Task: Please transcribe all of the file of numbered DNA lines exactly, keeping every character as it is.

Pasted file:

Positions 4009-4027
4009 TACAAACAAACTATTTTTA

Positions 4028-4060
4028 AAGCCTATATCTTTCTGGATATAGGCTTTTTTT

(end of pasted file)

Positions 4009-4027
4009 TACAAACAAACTATTTTTA

Positions 4028-4060
4028 AAGCCTATATCTTTCTGGATATAGGCTTTTTTT